To help with this, search for something you like and appreciate – your house or an object of art or something in nature. Notice how it seems to stand on its’ own. Then journal or contemplate all that made this object possible. What goes into making this object real? Can it exist without these other conditions or characteristics?
But what is real then? Both Geshe Sopa and the Dalai Lama show how the wisdom of emptiness does not mean to take on “false views” that would be nihilistic (nothing is real therefore nothing really matters), or exaggerated (taking everything personally) . . .
Just the other day there were tornado warnings and a path of two separate tornados were possibly making there way to our valley. We stood on our deck as the rumbling and stirring of the storms brewed around us. As I looked out I saw a Blue Heron land in the center of our pond, apparently undisturbed by the threats. She did not move but grazed for food, remaining in the center. We of course prepared for a tornado. This was the right thing for us to do. Tornados are dangerous and destructive, and real. But still the wisdom of emptiness points to even tornados and how they are absent of inherent existence, they could not exist on their own. This “not existing on their own,” is a simple understanding of emptiness. Shinyata doesn’t mean not real. On a conventional, relative level tornados are real, you and I and the Blue Heron are “real.” We are full of life. But there is no need to take the tornado (or someone insulting you for that matter) personally, because nothing is personal. We don’t have to add assumptions to the experience or make it bigger than it is by personalizing everything. We don’t need to get angry at the weather! This understanding of emptiness is also within the Toltec tradition. One of the Four Toltec Agreements is: “Don’t take things personally,” which is a way of pointing to shinyata. Another agreement is to “Not make assumptions.” How can we take something personally or make assumptions when the causes and conditions are so complex and unknown to us? When nothing is as it appears? How can we take it so personally when it is not ever just about us? Geshe Sopa once mentioned how shinyata can be symbolized as a reed – green and alive and real on the outside, but empty on the inside (empty of inherent existence). I like this image because we may appear different from one another and from other living things, but not internally, we are connected through the wisdom of shinyata. We are all filled with space and Buddha nature. It’s almost as if space itself is our universal connected tissue.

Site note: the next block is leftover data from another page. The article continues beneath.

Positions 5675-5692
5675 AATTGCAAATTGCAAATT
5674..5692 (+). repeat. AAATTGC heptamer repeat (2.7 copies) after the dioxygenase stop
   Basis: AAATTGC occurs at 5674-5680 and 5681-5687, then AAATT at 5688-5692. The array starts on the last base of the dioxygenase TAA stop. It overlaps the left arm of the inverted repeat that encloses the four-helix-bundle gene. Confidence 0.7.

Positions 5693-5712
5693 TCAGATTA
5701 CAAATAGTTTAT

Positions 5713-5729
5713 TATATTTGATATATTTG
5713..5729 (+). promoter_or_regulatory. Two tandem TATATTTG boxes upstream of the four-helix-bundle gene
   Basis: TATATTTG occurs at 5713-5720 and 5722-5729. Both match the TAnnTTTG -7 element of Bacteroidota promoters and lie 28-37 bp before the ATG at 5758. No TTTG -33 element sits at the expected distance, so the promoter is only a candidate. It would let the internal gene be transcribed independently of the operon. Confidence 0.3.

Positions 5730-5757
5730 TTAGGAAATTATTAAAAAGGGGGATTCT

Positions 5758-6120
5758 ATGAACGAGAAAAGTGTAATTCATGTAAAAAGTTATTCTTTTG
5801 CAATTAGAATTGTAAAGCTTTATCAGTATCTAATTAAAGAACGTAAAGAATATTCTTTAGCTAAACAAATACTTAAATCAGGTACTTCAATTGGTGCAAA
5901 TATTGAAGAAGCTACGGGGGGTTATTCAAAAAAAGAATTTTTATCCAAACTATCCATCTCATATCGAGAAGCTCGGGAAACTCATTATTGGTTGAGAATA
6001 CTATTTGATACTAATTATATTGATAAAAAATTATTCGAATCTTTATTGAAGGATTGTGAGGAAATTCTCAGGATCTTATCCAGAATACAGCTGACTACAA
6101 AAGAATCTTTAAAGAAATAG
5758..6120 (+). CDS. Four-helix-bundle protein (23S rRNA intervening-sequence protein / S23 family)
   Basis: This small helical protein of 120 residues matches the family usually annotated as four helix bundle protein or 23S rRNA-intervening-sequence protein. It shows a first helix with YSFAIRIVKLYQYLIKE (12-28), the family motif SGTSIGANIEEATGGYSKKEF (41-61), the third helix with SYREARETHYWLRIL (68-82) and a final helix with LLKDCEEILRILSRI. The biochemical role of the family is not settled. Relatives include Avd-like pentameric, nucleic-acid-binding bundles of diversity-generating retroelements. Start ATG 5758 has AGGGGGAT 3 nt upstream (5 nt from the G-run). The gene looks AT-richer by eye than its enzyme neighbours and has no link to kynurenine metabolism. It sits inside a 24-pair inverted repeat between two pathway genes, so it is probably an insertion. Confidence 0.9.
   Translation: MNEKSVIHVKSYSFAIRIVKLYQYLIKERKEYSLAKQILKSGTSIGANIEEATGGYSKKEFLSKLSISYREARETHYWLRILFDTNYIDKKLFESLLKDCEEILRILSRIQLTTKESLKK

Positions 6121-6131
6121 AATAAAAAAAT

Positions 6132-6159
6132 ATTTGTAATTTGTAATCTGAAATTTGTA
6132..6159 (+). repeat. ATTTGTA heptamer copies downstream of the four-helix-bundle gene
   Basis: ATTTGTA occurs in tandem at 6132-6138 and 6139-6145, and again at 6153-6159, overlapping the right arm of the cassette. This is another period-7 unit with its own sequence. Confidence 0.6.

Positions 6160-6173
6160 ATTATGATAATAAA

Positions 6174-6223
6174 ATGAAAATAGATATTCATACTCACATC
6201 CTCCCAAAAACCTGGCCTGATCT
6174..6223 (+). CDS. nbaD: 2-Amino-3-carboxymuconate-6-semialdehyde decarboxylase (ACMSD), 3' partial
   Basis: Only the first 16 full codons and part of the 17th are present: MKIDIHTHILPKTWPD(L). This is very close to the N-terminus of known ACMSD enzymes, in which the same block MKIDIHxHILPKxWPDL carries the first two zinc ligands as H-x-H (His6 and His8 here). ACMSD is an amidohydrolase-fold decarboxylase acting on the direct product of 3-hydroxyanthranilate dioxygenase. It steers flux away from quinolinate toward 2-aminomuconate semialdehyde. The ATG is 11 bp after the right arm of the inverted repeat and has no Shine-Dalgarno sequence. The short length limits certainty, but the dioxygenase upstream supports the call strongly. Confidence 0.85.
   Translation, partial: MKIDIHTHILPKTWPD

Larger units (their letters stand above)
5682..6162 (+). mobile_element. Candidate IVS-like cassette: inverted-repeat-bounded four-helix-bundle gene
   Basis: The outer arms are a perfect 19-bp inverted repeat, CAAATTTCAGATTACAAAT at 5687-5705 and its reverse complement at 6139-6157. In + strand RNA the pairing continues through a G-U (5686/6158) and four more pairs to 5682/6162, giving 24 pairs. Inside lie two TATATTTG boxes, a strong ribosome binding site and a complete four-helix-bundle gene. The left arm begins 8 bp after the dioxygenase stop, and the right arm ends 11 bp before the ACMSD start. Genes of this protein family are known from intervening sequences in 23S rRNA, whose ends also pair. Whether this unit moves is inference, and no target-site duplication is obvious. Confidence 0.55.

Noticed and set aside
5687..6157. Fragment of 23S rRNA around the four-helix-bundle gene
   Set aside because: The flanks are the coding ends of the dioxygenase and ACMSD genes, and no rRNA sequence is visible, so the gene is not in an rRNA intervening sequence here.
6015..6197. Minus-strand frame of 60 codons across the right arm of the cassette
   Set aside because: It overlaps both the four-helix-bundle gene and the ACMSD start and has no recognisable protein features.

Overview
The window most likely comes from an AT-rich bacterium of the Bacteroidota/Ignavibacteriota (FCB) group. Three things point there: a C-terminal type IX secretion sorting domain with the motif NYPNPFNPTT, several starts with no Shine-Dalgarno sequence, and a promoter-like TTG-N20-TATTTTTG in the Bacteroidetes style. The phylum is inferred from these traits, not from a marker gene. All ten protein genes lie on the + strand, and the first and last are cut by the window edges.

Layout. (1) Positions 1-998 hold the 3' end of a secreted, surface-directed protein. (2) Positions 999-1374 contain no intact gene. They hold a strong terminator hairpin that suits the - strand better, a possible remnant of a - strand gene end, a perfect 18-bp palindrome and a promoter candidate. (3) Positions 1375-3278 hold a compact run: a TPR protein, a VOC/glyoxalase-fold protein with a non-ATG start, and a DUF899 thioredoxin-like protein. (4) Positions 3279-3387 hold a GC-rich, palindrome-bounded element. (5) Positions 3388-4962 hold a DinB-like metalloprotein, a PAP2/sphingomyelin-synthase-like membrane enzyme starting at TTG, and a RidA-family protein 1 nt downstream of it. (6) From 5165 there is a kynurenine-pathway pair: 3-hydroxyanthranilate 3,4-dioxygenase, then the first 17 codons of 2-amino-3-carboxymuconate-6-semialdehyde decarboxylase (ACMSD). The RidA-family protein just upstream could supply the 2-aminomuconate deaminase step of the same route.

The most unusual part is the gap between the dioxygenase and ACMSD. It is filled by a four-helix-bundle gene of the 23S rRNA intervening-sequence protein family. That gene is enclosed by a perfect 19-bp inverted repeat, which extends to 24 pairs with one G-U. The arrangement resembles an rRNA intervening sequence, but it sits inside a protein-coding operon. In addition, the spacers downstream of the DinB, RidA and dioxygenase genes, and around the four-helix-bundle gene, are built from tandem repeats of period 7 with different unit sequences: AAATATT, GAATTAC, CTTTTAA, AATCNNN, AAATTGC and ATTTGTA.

It seems I could write on and on about my glimpses in to emptiness. Incongruously, the topic of emptiness takes up thousands of sutras, and texts! So it is best I stop here and suggest you read the book by His Holiness the Dalai Lama if getting a glimpse into emptiness interests you too.
As it turns out the tornados passed to the north and south of the valley, leaving us with a beautiful lightening show and a double rainbow. The Blue Heron never moved from her spot in the center of the pond. I have a sense that she was demonstrating to me another glimpse of shinyata.
Faith, not belief is the way to approach the mystery of being. Belief is the effort to eliminate the mystery by interpreting experience to accord with what is already conditioned in us.” Ken McLeod, Wake Up To Your Life: Discovering the Buddhist Path of Attention.
I am roused from my sleep
And nothing is familiar,
I open my eyes, and look out,
What I see with these eyes
Cracks me open from within
For all that I thought to be true
Was but a mirage. Julie, 2009
The Four Agreements of the Toltec by don migel ruiz:
Be impeccable with your word
Don’t make assumptions
Don’t take anything personally
Do Your Best